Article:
FFTP Delivers Aid as Haiti Convulses from Relentless Aftershocks

COCONUT CREEK, Fla. (Aug. 15, 2021) This morning, a fleet of five 40-foot containers carrying essential aid left the Food For The Poor-Haiti warehouse dock in Port-au-Prince, headed for the southern peninsula of the country. On Saturday, that area was rocked by a 7.2-magnitude earthquake, about 80 miles west of Port-au-Prince, according to the U.S. Geological Survey.

Another two trucks of medical supplies were headed to the General Hospital of Les Cayes.

At noon today, the death toll had risen to more than 700 and local hospitals were overwhelmed with injured people, according to a story in the New York Times.

As of 11 p.m. Saturday night, 72 aftershocks from the earthquake were reported. Seismologists said the quake had a depth of seven miles and was felt as far away as Jamaica, 200 miles away.

"We have been through a painful experience," said Bishop Oge Beauvoir, Executive Director of FFTP-Haiti. "The needs are really crucial. It's a matter of life and death for so many people on the streets. We need emergency relief. We need medicines, hygiene items, food, tents, water. Food For The Poor is committed to help. We count on people in America as you do every time to help Haiti in its time of need. You are our brothers and sisters. You did so in the past and we are praying that you will for us again."

Dieuseul Simon Desras, the Minister of Planning and External Cooperation in Haiti, said that seven out of 10 homes were destroyed in Les Nippes, the epicenter of the earthquake.

This is the same region that was devastated by Hurricane Matthew in 2016.

"Food For The Poor is making the impossible possible with courageous missions to the area hit hardest by this devastating earthquake," said FFTP President/CEO Ed Raine.

"Our charity has been working in Haiti since 1986, and we are well-positioned to carry out the wishes of our generous donors who continue to reach out to the people of Haiti. As I have said before, no matter what comes for Haiti, we stand with the people of Haiti."

The containers packed today included provisions of food and baby supplies, and were supplemented with disaster kits. Each kit contains a blanket, a school supply bag, a children’s activity kit, a hygiene kit, water purifier, oral rehydration solution, a tarp and a solar lamp.

On Monday morning, team members in FFTP's Coconut Creek warehouse will organize and pack canned goods into a container to be shipped to Haiti this week.

The quake comes at a time when the government is in the throes of crisis and civil unrest and gang violence are plaguing the country. Hospitals have been overwhelmed with a sharp rise in COVID-19 cases.

Early this week, Tropical Storm Grace is expected to bear down on Haiti.

The National Hurricane Center said Grace was forecasted to brush Puerto Rico today, and could bring heavy rain and high winds to Haiti beginning Monday although the southern peninsula hardest hit by the quake might be spared the worst of the bad weather. The storm is expected to produce 4 to 7 inches of rain over Haiti, with isolated totals of 10 inches, that could lead to flash flooding and mudslides Monday into Tuesday.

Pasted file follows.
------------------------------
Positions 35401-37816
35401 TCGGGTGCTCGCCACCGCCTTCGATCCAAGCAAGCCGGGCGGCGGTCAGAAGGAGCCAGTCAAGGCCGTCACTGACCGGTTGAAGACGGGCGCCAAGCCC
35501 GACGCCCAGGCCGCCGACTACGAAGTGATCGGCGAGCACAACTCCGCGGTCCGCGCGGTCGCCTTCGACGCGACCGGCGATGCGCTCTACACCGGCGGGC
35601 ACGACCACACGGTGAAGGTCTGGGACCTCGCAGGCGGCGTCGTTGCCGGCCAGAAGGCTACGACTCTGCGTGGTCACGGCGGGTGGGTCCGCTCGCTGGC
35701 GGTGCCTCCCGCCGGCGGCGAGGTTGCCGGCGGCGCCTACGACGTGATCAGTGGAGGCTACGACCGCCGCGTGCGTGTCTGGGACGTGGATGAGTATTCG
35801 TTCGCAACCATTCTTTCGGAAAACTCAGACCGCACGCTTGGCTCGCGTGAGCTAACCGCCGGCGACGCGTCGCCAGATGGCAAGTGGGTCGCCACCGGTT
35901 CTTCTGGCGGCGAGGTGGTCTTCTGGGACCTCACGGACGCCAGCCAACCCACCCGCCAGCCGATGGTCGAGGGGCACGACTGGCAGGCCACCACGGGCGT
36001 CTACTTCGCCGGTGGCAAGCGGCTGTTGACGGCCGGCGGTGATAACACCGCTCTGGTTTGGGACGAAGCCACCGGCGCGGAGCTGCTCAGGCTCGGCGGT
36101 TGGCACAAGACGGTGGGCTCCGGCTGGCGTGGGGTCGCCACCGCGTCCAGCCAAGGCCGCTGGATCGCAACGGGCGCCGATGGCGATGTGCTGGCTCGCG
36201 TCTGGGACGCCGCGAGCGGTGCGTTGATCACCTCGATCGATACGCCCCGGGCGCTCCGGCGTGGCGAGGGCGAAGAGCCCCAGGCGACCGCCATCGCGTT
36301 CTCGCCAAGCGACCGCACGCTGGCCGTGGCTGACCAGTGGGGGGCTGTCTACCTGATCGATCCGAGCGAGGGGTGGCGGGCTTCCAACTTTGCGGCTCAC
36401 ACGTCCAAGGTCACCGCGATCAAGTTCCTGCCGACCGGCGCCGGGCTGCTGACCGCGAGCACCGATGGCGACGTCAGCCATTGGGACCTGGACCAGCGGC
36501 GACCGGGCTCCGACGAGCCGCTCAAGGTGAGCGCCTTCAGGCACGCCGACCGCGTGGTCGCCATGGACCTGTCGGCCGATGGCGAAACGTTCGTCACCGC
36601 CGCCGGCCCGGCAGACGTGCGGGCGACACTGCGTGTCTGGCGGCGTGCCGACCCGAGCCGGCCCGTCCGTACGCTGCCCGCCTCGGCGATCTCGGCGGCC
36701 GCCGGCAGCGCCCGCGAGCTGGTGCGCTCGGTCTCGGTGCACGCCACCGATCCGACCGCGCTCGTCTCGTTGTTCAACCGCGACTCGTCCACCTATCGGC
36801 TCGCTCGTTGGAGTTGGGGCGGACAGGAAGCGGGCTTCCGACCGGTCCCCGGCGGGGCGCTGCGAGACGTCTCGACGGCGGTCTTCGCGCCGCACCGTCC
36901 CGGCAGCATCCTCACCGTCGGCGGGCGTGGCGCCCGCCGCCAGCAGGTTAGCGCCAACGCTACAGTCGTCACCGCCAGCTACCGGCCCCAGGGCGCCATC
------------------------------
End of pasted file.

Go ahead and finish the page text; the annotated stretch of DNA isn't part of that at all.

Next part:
Miraculously, the charity had just delivered rice, beans, sardines and tuna on Friday to three of its distribution centers in Jacmel, Leogane and Nippes. The quake struck about 5 miles from Petit Trou de Nippes.

In early July, a convoy of ten 40-foot tractor-trailers delivered lifesaving supplies to four empty distribution centers, using a window of opportunity as the worst of Hurricane Elsa passed to move goods on roads that had been blocked by gangs for weeks.

Once again, FFTP is asking for a humanitarian corridor to open so that lifesaving supplies can be safely delivered by the team.

Haiti is still recovering from a disastrous quake more than 11 years ago. More than 250,000 people were killed that day and an estimated 1.3 million were left homeless.

Following today's earthquake, donors can help FFTP deliver aid to Haiti in two ways:


Food For The Poor, one of the largest international relief and development organizations in the nation, does much more than feed millions of hungry children and families living in poverty primarily in 17 countries of the Caribbean and Latin America. This interdenominational Christian ministry provides emergency relief assistance, clean water, medicine, educational materials, homes, support for vulnerable children, care for the aged, skills training and micro-enterprise development assistance. For more information, please visit www.FoodForThePoor.org.

Kathy Skipper

Director of Public Relations
954-427-2222 x 6614
kathys@foodforthepoor.com

Michael Turnbell

Public Relations
954-427-2222 x 6054
michaelt@foodforthepoor.com